If you’ve watched a new movie online without paying for it, you likely committed a bad copyright law thingy. You probably infringed.

Naughty, naughty.

How exactly the Internets enable you thus to Reap where you have not Sown, film-wise, may baffle you. It did us. Thanks to the Ninth Circuit, we wonder no more. Or at least less.

The court probes the online underbelly’s innards in Columbia Pictures Industries, Inc. v. Fung, No. 10-55946 (9th Cir. Mar. 21, 2013) (http://cdn.ca9.uscourts.gov/datastore/opinions/2013/03/21/10-55946.pdf). The panel explains how “peer to peer” (P2P) networks enable users to view movies (and other material) gratis. A P2P network responds to a user’s request by prompting servers that contain pieces of a movie to send the pieces to the user’s computer. The torrent of distinct pieces reassembles fast enough that the requesting user can watch the movie without a lot of jitters. That’s the plan, at least.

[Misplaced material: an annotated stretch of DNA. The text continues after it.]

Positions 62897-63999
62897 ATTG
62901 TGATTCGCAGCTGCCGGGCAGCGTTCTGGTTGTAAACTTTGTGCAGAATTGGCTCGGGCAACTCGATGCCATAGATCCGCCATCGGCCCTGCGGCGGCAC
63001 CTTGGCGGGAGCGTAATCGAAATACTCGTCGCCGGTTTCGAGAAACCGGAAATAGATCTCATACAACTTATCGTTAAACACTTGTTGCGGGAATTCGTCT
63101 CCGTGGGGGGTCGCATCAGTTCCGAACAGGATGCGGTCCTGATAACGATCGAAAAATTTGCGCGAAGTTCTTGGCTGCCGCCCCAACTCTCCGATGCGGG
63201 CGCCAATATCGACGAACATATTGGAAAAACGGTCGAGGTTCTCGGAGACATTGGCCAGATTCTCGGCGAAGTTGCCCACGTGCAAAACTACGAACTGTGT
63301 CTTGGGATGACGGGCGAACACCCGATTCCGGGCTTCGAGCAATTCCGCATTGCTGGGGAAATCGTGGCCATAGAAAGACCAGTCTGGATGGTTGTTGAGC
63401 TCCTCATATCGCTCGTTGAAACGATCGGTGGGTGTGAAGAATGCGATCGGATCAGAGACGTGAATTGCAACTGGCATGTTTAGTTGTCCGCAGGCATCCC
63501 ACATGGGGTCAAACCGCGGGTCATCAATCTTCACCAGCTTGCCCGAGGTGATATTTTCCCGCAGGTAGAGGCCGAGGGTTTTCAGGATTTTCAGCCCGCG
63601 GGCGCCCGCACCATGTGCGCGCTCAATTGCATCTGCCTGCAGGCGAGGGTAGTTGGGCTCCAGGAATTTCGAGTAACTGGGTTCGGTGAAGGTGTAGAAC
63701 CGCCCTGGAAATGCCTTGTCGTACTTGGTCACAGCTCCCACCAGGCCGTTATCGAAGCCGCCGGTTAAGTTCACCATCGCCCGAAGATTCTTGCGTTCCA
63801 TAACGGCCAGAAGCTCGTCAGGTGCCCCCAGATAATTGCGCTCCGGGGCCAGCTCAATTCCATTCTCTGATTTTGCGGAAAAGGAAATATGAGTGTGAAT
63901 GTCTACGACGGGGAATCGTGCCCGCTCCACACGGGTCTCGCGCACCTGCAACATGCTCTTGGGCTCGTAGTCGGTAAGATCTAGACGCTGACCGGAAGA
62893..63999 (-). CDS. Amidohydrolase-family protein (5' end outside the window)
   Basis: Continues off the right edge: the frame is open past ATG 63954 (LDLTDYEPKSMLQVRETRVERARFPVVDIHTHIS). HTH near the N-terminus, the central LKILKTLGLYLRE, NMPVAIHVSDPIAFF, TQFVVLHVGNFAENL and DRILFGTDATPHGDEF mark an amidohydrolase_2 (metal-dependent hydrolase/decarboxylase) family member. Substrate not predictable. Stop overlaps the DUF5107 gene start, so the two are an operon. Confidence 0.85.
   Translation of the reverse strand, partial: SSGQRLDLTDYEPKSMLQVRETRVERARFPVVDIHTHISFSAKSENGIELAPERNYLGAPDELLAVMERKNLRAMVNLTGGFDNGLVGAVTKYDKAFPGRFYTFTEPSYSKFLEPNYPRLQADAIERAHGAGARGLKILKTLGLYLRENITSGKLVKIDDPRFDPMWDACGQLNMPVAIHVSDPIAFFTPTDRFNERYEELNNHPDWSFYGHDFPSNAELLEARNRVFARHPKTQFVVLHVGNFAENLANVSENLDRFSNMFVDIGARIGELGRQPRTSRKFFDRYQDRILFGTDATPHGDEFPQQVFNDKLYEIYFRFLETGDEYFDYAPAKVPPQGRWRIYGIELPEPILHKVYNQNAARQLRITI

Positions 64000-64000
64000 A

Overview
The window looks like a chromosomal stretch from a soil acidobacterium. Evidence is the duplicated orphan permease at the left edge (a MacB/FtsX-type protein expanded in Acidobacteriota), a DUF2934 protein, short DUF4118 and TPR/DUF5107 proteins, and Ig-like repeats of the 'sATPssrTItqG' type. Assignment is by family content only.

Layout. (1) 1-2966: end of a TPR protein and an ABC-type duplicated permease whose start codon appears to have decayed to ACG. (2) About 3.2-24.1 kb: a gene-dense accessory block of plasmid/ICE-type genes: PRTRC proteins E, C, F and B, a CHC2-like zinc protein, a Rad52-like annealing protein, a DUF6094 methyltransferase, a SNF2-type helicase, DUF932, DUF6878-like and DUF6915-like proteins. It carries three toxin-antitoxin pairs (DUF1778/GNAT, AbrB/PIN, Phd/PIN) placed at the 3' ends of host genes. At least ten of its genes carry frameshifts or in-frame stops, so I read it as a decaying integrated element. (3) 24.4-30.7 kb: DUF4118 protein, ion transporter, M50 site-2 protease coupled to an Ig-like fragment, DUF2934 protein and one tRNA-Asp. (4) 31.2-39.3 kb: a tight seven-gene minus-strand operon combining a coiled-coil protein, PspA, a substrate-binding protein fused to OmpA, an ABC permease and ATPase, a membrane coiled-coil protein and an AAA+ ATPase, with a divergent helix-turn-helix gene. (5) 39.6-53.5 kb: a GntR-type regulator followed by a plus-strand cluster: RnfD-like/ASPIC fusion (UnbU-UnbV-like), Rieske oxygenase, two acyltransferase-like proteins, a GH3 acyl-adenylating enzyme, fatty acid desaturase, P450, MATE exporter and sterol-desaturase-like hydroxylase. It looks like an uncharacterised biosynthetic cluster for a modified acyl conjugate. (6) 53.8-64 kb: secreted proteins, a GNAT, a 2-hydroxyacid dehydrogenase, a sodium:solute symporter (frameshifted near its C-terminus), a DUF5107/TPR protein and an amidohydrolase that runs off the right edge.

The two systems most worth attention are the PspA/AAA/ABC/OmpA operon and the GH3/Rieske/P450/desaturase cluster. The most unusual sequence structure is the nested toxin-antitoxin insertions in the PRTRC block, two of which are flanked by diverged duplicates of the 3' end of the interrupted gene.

The defendant in Columbia Pictures, Fung, welcomed his sites’ subscribers to use his P2P programming to grab and view popular movies without paying for them. He earned money not by charging for subscriptions but from ad revenue, which accrued when subscribers clicked on ads.

The Ninth Circuit held that Fung violated the Copyright Act by inducing his subscribers to infringe the copyrights of movie owners. It also ruled that none of the “safe harbors” in the Digital Millennium Copyright Act saved him. The court thus affirmed entry of a permanent injunction against Fung but sent the case back to the district court with instructions to make the injunction clearer.